If I asked you to compile two lists: one containing examples of good documentation and another with examples of bad documentation, I suspect the second list would be longer. I think this is because writing good documentation is hard and documentation can be bad for plenty of reasons: maybe it’s incomplete or out-of-date, or just maybe it uses unnecessary adverbs.
An adverb is a word that describes a verb, adjective or another adverb. Examples include ‘simply’ (‘simply drag and drop’), ‘easily’ (‘you can easily edit the config’), and ‘obviously’ (‘you obviously need this package installed for it to work’). If you’re overusing them, you’re not only upping your word count with filler, but you could also be alienating your readers.
Simply the worst
Jim Fisher’s 2018 talk at Write the Docs Prague in 2018, ‘Don’t say “simply”,’ gives four reasons not to use the word ‘simply’ in your documentation:
- It’s hopelessly subjective
- It makes people angry and ashamed
- It’s lazy and unimaginative
- It’s filler
Jim created a script to generate Pull Requests (PRs) against popular open source repos, removing occurrences of the word ‘simply’. While there was a negative response from some maintainers, others welcomed the changes – Taylor Otwell, the creator of the PHP framework Laravel, merged this PR.
But documentation is an ever-changing thing; since that PR was merged, 32 more occurrences of the word have been added to the docs.
Other ‘Inflammatory’ words
‘Simply’ is one of many ways to introduce your opinion into documentation when it’s not needed. While recently setting up a fresh Laravel project, I encountered this line:
“To make this a cinch, Laravel utilizes the DotEnv PHP library.”
Not only is ‘to make something a cinch’ a oddly informal, idiomatic phrase but it’s also completely unnecessary — I don’t care that the author finds environment configuration ‘a cinch’, I want to know how to do it.
In his talk, Jim lists some other words and phrases which can be similarly ‘inflammatory’ (not all of these are adverbs):
Chris Coyier also covers the topic in the CSS Tricks article, Words To Avoid in Educational Writing. As well as some of the above, he also adds:
- Everyone knows
Look at these two lists and strike these words from your technical writing vocabulary. They don’t add to your writing; in fact they’re probably detracting from it. I like this quote from Chris’s article:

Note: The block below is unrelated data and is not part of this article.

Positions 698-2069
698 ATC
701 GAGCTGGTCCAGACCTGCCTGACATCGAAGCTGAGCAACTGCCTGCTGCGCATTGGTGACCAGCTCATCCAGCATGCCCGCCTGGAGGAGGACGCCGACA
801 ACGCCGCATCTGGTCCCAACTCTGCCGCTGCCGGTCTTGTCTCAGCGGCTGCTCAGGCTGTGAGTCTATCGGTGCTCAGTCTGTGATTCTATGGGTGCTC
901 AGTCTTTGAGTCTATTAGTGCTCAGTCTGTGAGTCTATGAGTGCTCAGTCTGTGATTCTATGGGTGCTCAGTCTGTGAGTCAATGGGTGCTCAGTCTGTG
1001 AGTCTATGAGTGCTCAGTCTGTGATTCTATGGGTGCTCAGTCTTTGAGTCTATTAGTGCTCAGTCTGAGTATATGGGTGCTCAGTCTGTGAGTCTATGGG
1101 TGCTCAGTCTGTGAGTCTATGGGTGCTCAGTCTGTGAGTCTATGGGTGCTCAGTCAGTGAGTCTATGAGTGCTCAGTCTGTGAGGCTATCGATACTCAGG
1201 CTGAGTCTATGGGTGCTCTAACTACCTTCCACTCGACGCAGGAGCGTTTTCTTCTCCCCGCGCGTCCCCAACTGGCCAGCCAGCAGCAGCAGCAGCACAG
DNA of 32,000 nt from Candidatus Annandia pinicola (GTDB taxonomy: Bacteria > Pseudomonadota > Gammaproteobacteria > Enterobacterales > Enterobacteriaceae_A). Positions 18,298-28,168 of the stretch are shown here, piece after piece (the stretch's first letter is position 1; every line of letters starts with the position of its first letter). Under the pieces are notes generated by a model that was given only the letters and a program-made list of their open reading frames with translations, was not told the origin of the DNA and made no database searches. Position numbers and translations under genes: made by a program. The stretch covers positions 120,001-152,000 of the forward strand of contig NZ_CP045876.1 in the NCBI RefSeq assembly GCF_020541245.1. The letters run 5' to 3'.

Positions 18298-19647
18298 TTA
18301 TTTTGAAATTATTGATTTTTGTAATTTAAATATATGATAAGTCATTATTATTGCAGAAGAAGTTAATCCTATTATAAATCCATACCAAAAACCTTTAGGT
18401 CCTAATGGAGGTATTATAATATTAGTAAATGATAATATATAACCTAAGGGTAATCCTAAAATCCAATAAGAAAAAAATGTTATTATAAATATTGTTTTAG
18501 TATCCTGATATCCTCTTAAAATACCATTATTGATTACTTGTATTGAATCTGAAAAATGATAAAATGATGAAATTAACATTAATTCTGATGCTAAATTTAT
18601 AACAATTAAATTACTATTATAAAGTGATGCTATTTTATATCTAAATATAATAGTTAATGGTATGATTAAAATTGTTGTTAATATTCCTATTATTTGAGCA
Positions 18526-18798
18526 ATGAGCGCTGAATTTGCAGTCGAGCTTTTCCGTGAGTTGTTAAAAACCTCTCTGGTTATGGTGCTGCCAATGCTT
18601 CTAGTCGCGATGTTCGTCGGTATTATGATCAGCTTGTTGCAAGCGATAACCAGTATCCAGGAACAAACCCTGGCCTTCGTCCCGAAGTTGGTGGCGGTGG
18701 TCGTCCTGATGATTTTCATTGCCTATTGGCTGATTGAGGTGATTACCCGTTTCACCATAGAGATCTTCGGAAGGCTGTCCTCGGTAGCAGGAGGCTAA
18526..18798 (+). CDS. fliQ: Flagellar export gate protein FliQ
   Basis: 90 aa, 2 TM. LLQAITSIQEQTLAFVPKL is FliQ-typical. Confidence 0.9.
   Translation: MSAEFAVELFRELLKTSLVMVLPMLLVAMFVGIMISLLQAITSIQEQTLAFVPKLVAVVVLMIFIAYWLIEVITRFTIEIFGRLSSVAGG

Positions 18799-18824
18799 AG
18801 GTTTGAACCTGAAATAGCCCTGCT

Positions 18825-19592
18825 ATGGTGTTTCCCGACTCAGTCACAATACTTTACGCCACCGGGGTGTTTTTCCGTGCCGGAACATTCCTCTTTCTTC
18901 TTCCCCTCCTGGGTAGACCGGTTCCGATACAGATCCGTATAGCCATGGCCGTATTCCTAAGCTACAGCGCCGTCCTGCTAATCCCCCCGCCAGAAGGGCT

“In educational writing, being clear and direct is valuable and appreciated. Skip the filler words and save the casual vibe for a time when you aren’t trying to explain something complicated.”
It's expected for documentation authors to express an opinion about the preferred way of doing something — this can be helpful — but it’s not their job to trivialise a task. The person writing a post or article on a topic is going to be far more familiar with that topic than a newcomer. If your reader finds something challenging, you’re not helping them by describing it as easy.
Cutting down on adverbs
If you’re already in the habit of using some of these words like I am, you might find it difficult to stop. Luckily, there are some useful automated tools which can pick up these mistakes. One of my favourites is write-good, a linter for english prose, designed to detect amongst other things:
- Adverbs (like ‘simply’) which can weaken meaning
- “Weasel words”: that make a claim sound vague or ambiguous. e.g. “Some people say…”
- Wordy phrases and unnecessary words
You could also try Hemingway App: a minimal editor which gives you a readability score as you type. It highlights adverbs and difficult to read sentences. It will even suggest simpler alternatives to overly complicated phrases.
You may have used or seen an ad for Grammarly. While it can be useful for detecting certain grammatical errors (and has a handy VS Code extension), it’s really designed for business communications and can struggle with technical language. It can also strip your writing of personality, so I’d steer clear of using it for your personal blog. I only enable it when I want to do one final check before putting a post live.
The output of automated tools should be seen as a guide: you’re bound to get some false positives. That’s why, as well as technical solutions like those above, I also try to follow a few rules:
- Be aware of ‘the curse of knowledge’: If you are incredibly familiar with a topic, it can become difficult to remember that other people aren’t.
- Acknowledge the possibility of failure: not only do people make mistakes, but machines are set up in different ways. If you can’t make a process less error-prone, give guidance on how to recover from common errors.
- And finally, write what you’d want to read.
I thought this one was too bad to be true but I’ve found multiple examples with this exact phrasing, and plenty more with variations including “BOOM, you've got some HTML!” and “BOOM! You now have your site hosted on [redacted] with blazing fast speeds, powerful CDNs, simple management, and ironclad security.” ↩︎